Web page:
The classification of an alert is either user access control (for example, if the maximum sign in attempts are exceeded) or network access control (for example, if the IP request is blocked due to a blocklist rule). If the alert classification is user access control, the sub-classification will be user lockout. If the alert classification is network access control, the sub-classification will be IP address blocked.
The description of an alert is a characteristic that provides a short segment of information about the alert. Alerts with matching descriptions are more likely to be grouped together.
Key indicators are the detection content that are common across every individual alert in an alert group. The aggregation process compares the key indicators of alerts to determine whether they should be grouped together. For example, if a file contains a key indicator SHA256 hash, the hash value is identical within each alert inside an alert group.
The key indicators of an alert vary by service:
Key indicators correspond to the unique characteristics of a given mobile alert (for example, the package name of a sideloaded app, the SSID of an insecure
Wi-Finetwork, the model of an unsupported device, and so on).
Key indicators are the uniquely identifying facets of the artifacts that are associated with an alert. For example, for process artifacts, the key indicators are the following facets: SHA256 hash, file path, and command line argument. These facets establish a unique signature for the process artifact type that can be compared to other alerts. The key indicator facets for an alert group are common across the individual alerts in the group.
The key indicators are "Network connection" and "DNS request".
The key indicators vary by the artifact type. For email alert artifacts, the key indicator is the conversationID. For browser and file exfiltration alert artifacts, the key indicator is the UserName.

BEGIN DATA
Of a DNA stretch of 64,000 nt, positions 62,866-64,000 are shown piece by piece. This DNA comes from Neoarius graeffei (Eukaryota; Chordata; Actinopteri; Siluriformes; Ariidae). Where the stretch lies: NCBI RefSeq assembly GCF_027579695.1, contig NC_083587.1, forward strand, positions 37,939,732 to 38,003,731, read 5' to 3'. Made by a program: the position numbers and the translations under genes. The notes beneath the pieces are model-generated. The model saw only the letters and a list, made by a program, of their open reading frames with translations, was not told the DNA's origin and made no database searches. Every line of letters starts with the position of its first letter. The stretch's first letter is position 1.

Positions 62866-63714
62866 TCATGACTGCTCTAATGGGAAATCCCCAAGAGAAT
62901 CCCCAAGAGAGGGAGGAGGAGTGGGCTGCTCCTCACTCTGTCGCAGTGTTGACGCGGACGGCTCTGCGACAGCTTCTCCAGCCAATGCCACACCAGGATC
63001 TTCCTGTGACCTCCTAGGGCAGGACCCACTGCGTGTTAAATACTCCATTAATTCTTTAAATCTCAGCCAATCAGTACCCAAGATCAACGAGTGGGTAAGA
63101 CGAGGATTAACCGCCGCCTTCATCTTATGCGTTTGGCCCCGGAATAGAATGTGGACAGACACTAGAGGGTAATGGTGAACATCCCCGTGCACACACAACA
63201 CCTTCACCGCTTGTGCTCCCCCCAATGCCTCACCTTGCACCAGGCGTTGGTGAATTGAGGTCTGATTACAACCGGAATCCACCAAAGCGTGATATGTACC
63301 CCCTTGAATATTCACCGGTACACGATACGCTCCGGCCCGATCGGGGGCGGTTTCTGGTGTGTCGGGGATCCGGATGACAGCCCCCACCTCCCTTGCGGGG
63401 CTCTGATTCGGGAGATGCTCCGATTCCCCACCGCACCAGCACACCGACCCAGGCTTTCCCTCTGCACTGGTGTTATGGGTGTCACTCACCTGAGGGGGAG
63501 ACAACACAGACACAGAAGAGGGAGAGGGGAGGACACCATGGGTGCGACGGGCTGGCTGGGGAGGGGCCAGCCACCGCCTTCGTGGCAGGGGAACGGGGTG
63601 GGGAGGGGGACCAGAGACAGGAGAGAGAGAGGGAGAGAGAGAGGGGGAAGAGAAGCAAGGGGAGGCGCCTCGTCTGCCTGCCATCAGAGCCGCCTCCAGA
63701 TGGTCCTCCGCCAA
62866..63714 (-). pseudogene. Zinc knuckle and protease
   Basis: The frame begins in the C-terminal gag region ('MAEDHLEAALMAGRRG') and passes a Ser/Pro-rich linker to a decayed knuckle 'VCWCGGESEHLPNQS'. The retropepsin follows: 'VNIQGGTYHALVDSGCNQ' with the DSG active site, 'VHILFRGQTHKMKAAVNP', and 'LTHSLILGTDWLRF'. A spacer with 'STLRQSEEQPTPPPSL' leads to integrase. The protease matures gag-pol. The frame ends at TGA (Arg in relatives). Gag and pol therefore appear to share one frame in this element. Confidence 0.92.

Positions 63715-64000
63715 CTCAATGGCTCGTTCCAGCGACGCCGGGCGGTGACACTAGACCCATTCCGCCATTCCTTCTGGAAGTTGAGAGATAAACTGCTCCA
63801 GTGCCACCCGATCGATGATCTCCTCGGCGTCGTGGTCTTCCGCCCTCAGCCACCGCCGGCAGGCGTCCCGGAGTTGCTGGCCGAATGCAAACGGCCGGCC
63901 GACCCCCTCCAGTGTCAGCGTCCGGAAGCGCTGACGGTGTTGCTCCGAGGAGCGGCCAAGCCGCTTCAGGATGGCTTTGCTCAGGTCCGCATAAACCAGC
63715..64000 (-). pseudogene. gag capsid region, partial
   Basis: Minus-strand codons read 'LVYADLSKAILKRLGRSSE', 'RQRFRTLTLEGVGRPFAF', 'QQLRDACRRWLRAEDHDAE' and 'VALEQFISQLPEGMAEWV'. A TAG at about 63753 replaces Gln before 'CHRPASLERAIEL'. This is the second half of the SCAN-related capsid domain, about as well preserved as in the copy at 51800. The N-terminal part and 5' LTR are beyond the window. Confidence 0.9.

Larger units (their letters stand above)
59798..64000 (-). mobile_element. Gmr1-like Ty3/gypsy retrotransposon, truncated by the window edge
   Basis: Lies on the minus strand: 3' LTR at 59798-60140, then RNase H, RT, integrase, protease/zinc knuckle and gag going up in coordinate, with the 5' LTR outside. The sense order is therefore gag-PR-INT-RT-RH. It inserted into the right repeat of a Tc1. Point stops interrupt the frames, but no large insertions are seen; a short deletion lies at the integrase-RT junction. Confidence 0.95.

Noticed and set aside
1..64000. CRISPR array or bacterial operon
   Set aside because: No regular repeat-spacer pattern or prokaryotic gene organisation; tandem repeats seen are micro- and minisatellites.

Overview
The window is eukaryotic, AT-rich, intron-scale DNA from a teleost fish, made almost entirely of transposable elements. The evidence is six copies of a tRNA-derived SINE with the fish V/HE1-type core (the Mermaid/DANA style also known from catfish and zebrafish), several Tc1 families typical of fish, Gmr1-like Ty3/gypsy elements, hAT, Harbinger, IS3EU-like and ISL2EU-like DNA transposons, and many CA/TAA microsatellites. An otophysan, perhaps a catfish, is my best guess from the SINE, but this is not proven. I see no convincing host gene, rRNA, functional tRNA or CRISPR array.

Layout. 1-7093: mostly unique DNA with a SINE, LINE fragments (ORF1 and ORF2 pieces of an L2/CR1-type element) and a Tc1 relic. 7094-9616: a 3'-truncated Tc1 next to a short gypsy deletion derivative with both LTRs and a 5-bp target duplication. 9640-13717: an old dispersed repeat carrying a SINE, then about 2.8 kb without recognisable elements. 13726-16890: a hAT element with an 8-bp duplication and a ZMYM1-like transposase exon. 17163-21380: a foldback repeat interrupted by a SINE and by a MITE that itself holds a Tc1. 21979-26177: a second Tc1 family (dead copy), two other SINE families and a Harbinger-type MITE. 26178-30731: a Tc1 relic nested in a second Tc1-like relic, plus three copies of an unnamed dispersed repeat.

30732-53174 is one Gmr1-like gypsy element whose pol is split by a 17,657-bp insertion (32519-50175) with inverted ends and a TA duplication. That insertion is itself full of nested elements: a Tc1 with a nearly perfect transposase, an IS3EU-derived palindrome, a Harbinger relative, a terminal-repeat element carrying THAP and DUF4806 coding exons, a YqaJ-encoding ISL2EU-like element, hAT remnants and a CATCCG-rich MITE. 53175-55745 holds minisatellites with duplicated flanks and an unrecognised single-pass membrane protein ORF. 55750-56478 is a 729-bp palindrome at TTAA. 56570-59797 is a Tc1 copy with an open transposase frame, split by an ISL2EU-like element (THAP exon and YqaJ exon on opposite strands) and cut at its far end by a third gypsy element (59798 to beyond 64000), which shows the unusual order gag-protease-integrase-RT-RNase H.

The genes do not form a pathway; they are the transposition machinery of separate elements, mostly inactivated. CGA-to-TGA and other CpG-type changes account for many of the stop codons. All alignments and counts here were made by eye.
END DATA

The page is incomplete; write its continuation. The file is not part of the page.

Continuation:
The key indicators are the facets of the artifacts that are associated with an alert. For example, for email attachment artifacts, the key indicators are the SHA256 hash of the email file attachment.
The key indicators are the accounts associated with user login requests and the IP address associated with blocked login attempts.
For services that execute mitigation actions, this is the action that you configured the service to execute in response to the detection. For example, for
CylancePROTECT Desktopthreat alerts, a response may be one of the following: waived, quarantined, unsafe, or abnormal.
For services that don't execute mitigation actions, this captures relevant information from the integrated service. Alerts with matching responses are more likely to be grouped together.
The time that an alert occurs relative to other alerts is factored into how alerts are grouped. An alert is added to an existing group if the priority, classification, sub-classification, description, key indicators, and response of the alert match that group, the alert occurs within 24 hours of the most recent alert in that group, and the alert occurs within 7 days (168 hours) of the oldest alert in that group. If the alert matches the above criteria but occurs outside of the 24 hour window from the most recent alert in the group, or outside of the 7 day window from the oldest alert in the group, it is added to a new group.
The 7 day window ensures that alert groups have a fixed period and do not grow indefinitely.